Microfluidic assay for continuous bacteria detection using antimicrobial peptides and ITP
Ortal Schwartz and Moran Bercovici
The design of a cationic ITP system (specific chemistry) under which the AMPs are focused and the use of the formation of a high concentration AMPs zone by pressure-driven counterflow as a stationary reaction zone, through which sample continuously flows.
The demonstration and proof of concept of a microfluidic assay with the ability to continuously label, separate ad detect bacteria in free solution, in one step, without any sample preparation or human intervention between steps.
A simple yet detailed model for the flow rate of bacteria into channel and for the binding efficiency of the AMPs probes to the bacteria membrane, which is capable of predicting the sensitivity of the assay at different operation conditions.
Experimental characterization of the labeling efficiency of the assay.
Continuous bacteria detection – The goal
Pathogen detection is of the utmost importance in the identification, prevention and treatment of health risks associated with bacterial infections. Food safety, water and environmental quality control and clinical diagnosis all require rapid and sensitive tools for pathogen detection. The conventional detection methods – e.g. sample cultivation, genotypic detection methods and immunoassays – are time consuming, comprise of several manual steps, and require highly trained personnel. In recent years, there has been significant interest in the use of microfluidic platforms for pathogen detection. However, the majority of assays are limited by their ability to analyze only a single and finite amount of sample. Thus, there is an unmet need for continuous, portable, sensitive and real-time monitoring of infectious disease-causing pathogens.
Principle of the assay
We have developed a novel microfluidic method capable of continuous monitoring of bacteria in water samples, requiring no sample preparation steps. We use cationic ITP balanced by counterflow to create a stationary zone of highly focused labeled AMPs. AMPs are relatively short, positively charged peptides that are part of many organisms’ innate defense system, contributing to their protection against microbial infection. They target bacteria by non-specific binding to the negatively charged outer-membrane and thus can serve as bacterial probes. The tested water sample flows continuously through the high concentration AMPs reaction zone. Bacteria present in the sample is instantaneously labeled and washed as it transitions through the narrow AMPs zone and into the downstream detection zone.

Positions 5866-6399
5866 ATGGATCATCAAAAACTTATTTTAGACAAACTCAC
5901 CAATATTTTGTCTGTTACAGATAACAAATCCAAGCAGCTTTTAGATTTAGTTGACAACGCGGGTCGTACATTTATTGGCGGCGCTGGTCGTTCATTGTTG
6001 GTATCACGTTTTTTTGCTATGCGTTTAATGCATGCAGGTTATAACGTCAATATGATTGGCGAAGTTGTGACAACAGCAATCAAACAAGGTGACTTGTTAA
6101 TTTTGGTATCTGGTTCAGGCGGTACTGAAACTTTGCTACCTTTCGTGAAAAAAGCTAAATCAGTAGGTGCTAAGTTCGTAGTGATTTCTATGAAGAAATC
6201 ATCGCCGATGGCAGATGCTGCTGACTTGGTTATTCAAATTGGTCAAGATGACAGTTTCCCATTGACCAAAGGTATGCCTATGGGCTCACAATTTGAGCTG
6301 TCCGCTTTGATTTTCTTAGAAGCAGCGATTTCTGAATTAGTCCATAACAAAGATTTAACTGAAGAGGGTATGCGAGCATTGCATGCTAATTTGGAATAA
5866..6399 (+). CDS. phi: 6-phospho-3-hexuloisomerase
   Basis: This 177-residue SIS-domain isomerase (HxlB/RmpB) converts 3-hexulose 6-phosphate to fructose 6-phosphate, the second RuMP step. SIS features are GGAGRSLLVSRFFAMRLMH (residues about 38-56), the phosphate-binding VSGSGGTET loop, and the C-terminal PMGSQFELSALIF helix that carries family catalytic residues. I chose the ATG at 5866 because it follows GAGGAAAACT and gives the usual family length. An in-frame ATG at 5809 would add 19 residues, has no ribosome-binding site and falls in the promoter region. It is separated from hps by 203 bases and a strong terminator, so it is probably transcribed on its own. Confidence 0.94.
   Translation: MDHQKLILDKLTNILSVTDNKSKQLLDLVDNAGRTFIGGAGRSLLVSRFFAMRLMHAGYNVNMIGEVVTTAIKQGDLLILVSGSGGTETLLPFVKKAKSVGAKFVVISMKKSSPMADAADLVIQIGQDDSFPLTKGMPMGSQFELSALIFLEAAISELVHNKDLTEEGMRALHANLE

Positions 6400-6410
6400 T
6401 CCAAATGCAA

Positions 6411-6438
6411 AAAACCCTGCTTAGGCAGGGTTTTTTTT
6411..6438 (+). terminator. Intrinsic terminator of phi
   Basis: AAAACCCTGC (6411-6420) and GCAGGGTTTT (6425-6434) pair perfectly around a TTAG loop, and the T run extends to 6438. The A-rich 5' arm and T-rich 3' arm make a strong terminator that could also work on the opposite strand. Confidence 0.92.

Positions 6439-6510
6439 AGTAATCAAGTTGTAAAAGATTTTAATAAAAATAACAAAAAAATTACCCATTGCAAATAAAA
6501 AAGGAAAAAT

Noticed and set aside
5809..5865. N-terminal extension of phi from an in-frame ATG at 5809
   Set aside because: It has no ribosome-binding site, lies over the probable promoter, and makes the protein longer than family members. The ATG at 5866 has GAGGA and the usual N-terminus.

Video 1:Illustration and live demonstration of the assay.
Quantitative and continuous bacteria detection
Figure 1.Experimental results demonstrating quantitative bacterial detection. The detected bacterial flux (which is defined as the number of detected bacteria per frame) correlates well with the original bacterial concentration in sample. Thus, quantitative assessment of the original bacterial concentration can be obtained. No signal was obtained for tap water used as the control case. The signal was acquired at 5 Hz frame rate for 2 min. The height of each bar represents the average of at least 5 realizations, with range bars representing 95% confidence on the mean. Constant voltage of 400V was applied on channel, resulting in a current of approximately 2 µA.
Figure 2.Experimental measurements of bacteria counts vs. time, demonstrating continuous bacterial detection during a 1 hour period. The obtained signal exhibits stable behavior and increases linearly with time, suggesting no significant deterioration of the finite AMPs sample focused at the interface. The control sample contained only tap water, and shows only a moderate increase, after long times, likely due to autofluorescence of contaminants or precipataion of AMPs. The signal was acquired at 1 Hz frame rate for 1 hour. Constant voltage of 400V was applied on channel.
Schwartz, O.; Bercovici, M. Anal. Chem. 2014, 86, 10106–10113.